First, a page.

Hartmut Lehmann, Hermann Wellenreuther, Renate Wilson, eds. In Search of Peace and Prosperity: New German Settlements in Eighteenth-Century Europe and America. University Park: Pennsylvania State University Press, 2000. Xii + 332 pp. 00 (cloth), ISBN 978-0-271-01929-1.
Reviewed by Robert W. Frizzell (Director of Libraries, Northwest Missouri State University)
Published on H-GAGCS (August, 2002)
To the East and the West
To the East and the West
In 1992, when Helmut Lehmann was Director of the German Historical Institute in Washington, D.C., he arranged a conference at Pennsylvania State University on German immigration to colonial America. After he returned to Germany and his position at the Max Planck Institut für Geschichte in Göttingen, other papers were collected, other editors were added, resulting in this fine and important book.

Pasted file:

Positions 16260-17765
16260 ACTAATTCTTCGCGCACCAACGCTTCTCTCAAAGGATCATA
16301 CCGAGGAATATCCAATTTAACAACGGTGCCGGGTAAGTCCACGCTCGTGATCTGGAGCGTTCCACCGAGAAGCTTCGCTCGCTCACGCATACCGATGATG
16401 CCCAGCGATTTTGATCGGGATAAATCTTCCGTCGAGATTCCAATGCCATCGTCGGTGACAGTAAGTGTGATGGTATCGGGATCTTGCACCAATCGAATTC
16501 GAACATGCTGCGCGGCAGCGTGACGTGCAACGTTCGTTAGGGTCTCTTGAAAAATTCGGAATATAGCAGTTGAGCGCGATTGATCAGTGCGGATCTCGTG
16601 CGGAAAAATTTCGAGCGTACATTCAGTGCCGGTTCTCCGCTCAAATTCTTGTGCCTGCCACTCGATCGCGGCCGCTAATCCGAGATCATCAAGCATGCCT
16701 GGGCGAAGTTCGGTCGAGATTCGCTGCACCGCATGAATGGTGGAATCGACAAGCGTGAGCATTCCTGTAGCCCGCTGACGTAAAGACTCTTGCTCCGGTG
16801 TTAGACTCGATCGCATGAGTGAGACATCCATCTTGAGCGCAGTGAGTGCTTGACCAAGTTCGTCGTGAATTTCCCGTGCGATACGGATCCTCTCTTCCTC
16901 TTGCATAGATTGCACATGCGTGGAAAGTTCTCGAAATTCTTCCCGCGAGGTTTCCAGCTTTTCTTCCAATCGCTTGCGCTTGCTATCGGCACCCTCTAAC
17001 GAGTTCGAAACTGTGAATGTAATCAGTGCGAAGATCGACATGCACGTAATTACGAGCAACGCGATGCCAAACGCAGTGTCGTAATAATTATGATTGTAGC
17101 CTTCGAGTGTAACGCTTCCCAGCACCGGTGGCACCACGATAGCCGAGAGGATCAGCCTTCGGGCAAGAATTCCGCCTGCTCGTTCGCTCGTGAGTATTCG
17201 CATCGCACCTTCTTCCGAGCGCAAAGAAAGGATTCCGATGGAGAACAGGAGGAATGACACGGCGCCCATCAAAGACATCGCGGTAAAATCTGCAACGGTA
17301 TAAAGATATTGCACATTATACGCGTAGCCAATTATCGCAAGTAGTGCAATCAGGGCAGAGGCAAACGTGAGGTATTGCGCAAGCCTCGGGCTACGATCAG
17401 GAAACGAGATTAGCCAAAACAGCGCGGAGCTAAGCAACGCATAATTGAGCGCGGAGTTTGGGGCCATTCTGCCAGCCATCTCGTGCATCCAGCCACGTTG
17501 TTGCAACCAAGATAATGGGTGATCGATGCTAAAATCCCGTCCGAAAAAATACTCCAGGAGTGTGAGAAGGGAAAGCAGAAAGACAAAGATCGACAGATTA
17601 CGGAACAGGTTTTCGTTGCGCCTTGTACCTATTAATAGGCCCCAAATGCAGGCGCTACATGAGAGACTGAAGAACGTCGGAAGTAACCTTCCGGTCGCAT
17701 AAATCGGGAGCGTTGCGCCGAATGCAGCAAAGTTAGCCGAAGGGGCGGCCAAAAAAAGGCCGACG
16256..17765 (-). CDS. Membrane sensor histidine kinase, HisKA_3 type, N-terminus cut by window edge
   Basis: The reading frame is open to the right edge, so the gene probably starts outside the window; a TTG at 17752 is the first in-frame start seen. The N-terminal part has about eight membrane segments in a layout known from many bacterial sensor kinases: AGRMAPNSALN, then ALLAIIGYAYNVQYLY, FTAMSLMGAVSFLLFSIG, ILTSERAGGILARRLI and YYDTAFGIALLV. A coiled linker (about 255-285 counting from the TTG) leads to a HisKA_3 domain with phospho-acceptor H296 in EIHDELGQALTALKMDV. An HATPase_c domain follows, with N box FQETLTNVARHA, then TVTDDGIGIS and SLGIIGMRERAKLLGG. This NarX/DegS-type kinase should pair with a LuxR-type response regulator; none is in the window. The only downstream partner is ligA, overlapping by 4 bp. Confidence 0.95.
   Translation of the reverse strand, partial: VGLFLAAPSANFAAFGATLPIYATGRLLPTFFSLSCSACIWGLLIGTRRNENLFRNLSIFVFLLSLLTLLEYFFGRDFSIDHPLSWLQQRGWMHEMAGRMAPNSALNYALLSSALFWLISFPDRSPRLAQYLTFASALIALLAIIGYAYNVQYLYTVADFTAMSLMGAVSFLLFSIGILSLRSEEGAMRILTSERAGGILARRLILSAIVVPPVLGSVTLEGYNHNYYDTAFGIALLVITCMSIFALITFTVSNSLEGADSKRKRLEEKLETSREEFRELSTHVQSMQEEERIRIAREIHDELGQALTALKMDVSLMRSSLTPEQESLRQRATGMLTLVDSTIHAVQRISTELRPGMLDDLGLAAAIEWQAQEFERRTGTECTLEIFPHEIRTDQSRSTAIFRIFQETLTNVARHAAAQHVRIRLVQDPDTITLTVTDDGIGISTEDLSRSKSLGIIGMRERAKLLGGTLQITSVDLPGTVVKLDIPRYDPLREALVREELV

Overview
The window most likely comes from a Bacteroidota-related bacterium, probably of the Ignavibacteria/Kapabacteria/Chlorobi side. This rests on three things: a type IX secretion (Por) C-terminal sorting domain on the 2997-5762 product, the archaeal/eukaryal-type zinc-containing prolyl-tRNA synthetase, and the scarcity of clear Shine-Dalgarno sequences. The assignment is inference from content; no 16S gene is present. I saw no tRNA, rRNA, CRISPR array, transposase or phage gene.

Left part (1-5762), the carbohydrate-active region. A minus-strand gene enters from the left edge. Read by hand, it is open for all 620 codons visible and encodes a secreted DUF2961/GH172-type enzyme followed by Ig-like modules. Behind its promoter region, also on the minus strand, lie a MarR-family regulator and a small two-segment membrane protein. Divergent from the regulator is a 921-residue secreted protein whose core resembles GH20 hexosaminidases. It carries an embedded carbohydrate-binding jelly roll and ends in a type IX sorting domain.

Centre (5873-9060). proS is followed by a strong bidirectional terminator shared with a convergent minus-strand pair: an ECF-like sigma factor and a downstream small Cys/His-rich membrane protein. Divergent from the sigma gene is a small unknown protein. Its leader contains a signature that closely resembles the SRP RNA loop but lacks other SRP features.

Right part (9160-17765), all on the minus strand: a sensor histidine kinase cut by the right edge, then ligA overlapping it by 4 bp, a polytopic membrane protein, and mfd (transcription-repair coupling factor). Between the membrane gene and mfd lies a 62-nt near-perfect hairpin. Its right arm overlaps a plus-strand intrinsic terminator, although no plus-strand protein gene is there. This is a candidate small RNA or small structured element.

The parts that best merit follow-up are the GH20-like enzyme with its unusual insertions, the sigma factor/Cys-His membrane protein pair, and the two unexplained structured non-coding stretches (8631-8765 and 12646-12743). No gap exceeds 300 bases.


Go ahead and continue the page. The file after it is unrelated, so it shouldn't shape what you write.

A lengthy introductory essay comprises Part One. "Contexts for Migration in the Early Modern World," by Hermann Wellenreuther, challenges Bernard Bailyn's assertion that "around the middle of the eighteenth century emigration to North America developed its own dynamics and became separated from European migration movements and the European labor market" (p. 24). Rather, Wellenreuther asserts, "Viewed from the experiences of actual or potential migrants, migrating to America throughout the eighteenth century was not much different from migrating to the Banat or Russia" (p. 29). The essay is both thoughtful and learned. Some American empirically-minded historians may see pages on the Cameralist views of philosophers Christian Wolff and J. H. G. von Justi as bordering on the pedantic, rather than as a necessary part of examining "the public policy contexts of migration" (p. 10). But one of the most valuable features of a collection of essays from both sides of the Atlantic is the opportunity to compare scholarly approaches.